A man paralyzed from the shoulders down was able to move enough to eat & drink through the assist of a new “neuro-prosthetic” device.
The researchers behind the study say this is the first time a device has restored the capacity to both reach with the arm & grasp with the hand in a person with a chronic spinal cord injury.
The research is part of an ongoing study of the BrainGate system, a device that has been shown to restore function in people with paralysis & limited mobility.
The study was published Tuesday in the journal The Lancet.
The team, which features researchers from several institutions in the United States & Europe, implanted a device in the brain of a 53-year-old man named Bill Kochevar who had been paralyzed eight years previous in a bicycling accident.
The brain implant was comprised of two tiny electrodes, each approximately the size of a low-dose aspirin pill, sitting just beneath the skull. The team moreover planted approximately 36 electrodes in the man’s arm, which stimulated various muscles.
The two pieces were connected by a computer that translated the brain signals into commands for the electrodes in the arm.
Kochevar had to spend approximately four months training the system to recognize the brain signals that indicated the action he wanted to take.
After a total of 12 months, Kochevar was able to use the device to move enough to scratch an itch, feed himself a meal & drink from a cup.
There are devices that have been shown to perform similar tasks, yet the researchers say their work allows more movement than previous equipment.
“Although similar systems have been used before, none of them have been as effortless to adopt for day-to-day use & they have not been able to restore both reaching & grasping actions,” said A. Bolu Ajiboye, one of the study’s lead authors & a researcher in the department of biomedical engineering at Case Western Reserve University, in a news release.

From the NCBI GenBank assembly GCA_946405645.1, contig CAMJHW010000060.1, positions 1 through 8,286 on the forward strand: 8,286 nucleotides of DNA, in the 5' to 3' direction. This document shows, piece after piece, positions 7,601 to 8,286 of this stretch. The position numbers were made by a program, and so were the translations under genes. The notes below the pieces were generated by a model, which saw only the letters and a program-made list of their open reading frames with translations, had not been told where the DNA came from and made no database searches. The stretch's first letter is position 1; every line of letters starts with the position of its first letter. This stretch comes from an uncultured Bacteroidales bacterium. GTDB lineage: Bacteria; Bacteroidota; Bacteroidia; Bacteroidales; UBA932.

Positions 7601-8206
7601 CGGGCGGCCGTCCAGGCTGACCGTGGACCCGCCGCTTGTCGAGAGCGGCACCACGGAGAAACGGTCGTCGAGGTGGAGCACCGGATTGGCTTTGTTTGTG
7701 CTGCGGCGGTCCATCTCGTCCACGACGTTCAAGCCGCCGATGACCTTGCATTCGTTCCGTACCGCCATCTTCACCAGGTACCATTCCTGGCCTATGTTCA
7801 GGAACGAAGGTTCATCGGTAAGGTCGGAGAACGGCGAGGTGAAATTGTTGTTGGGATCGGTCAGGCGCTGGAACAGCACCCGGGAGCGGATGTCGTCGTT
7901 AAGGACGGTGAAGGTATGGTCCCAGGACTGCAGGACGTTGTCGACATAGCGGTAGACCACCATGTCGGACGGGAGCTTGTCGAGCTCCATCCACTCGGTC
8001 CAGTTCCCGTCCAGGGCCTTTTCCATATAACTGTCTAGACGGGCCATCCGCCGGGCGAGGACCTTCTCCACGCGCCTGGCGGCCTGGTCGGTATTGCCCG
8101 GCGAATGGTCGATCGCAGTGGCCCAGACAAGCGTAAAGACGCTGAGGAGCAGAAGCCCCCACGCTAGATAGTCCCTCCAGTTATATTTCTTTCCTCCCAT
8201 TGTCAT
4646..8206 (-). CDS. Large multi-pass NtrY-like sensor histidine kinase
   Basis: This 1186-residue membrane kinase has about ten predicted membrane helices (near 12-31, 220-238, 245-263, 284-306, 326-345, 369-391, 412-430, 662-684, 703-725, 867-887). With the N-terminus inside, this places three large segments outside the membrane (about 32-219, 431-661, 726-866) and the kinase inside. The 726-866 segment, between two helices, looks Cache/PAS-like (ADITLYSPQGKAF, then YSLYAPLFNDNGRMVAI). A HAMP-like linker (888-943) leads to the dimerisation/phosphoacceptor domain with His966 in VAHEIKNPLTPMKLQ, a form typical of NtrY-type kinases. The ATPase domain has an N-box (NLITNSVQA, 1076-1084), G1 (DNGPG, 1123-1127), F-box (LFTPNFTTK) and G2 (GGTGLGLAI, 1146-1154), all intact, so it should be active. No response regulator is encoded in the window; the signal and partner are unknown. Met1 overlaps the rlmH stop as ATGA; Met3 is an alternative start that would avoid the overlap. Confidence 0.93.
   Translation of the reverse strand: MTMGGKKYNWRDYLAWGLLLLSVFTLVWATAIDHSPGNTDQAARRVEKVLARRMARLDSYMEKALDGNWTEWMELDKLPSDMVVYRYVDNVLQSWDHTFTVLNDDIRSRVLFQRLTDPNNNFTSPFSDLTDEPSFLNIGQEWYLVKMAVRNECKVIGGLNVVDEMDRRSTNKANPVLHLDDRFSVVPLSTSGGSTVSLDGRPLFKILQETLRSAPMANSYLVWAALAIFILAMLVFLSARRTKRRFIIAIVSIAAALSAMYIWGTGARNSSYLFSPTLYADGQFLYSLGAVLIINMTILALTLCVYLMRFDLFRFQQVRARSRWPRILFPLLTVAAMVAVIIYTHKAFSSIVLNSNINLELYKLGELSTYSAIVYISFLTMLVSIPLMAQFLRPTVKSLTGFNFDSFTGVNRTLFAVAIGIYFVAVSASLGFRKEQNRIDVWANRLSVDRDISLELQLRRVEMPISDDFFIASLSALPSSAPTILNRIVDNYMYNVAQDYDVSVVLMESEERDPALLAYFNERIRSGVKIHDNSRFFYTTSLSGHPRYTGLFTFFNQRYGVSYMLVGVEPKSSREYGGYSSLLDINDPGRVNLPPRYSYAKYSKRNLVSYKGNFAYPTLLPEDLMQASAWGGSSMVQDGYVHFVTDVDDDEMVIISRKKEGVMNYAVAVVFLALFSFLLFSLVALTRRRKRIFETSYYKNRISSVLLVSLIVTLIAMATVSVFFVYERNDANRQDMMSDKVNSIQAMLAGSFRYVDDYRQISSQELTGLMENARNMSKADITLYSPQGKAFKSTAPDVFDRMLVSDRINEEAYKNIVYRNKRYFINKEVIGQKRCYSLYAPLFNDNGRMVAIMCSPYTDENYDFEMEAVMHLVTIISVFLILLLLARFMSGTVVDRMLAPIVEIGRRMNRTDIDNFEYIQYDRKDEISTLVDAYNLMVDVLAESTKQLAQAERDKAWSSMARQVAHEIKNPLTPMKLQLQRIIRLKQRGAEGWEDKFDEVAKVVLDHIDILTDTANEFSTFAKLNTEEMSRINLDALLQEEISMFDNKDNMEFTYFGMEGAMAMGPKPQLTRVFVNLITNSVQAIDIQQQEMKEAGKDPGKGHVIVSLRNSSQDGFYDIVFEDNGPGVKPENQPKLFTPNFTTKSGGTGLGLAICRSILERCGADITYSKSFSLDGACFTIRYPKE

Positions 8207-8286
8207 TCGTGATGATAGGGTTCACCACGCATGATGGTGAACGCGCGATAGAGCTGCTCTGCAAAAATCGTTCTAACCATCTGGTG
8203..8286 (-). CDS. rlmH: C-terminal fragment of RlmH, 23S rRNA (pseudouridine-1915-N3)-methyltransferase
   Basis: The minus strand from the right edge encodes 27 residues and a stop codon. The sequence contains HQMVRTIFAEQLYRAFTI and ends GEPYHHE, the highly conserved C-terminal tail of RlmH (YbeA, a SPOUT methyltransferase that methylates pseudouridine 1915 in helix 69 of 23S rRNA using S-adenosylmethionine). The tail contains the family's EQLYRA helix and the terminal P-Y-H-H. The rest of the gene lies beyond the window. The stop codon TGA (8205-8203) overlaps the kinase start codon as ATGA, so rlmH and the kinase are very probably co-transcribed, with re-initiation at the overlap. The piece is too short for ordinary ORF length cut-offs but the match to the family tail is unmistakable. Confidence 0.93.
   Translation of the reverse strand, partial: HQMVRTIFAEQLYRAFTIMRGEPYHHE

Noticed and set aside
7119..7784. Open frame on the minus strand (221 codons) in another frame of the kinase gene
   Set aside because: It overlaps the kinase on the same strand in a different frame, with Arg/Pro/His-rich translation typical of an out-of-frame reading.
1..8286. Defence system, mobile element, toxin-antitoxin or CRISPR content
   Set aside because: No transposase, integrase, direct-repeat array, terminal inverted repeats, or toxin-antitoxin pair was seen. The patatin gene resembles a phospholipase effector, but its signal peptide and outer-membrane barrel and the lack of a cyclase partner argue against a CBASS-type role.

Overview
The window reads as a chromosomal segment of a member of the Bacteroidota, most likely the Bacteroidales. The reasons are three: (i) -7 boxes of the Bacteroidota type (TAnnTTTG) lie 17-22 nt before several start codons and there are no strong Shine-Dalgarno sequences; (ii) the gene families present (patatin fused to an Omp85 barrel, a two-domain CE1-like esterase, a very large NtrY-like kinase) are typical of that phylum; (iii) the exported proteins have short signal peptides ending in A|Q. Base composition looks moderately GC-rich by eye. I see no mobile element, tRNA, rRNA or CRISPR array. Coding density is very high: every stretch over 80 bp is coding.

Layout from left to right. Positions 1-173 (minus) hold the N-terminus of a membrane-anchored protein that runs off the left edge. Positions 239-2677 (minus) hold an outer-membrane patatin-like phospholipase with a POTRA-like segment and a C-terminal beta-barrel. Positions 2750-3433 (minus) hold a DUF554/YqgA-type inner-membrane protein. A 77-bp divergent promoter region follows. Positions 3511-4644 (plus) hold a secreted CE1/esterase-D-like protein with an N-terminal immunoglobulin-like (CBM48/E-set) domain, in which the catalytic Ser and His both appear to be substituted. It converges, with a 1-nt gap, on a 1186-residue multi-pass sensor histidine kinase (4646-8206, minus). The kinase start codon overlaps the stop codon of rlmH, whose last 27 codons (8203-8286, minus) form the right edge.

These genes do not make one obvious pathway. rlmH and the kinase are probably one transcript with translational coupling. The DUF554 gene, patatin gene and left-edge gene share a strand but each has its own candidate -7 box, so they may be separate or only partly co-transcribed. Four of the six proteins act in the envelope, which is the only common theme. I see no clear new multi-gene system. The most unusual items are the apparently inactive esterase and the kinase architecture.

Here is a video of the system at work:
There are some significant limitations. First, Kochevar had to watch his arm as he moved it — his paralysis had robbed him of his ability to intuitively sense the movement & position of his arms without looking at them.
However, the study quoted Kochevar as saying he did not have to strain mentally in order to use the device.
“It’s probably a satisfactory thing that I’m making it move without having to really concentrate complex at it,” Kochevar said in the paper. “I just think ‘out’ & it just goes.”
The researchers noted in a release accompanying the paper that progress is being made toward getting the brain implant to work wirelessly with the system on the arm, & researchers are moreover striving to make the movements smoother & more accurate.
Right now the device is only available in the United States for investigational purposes, & researchers caution it could be years before such therapies are available to the public.
But it represents a significant step for returning independence to paralyzed people.
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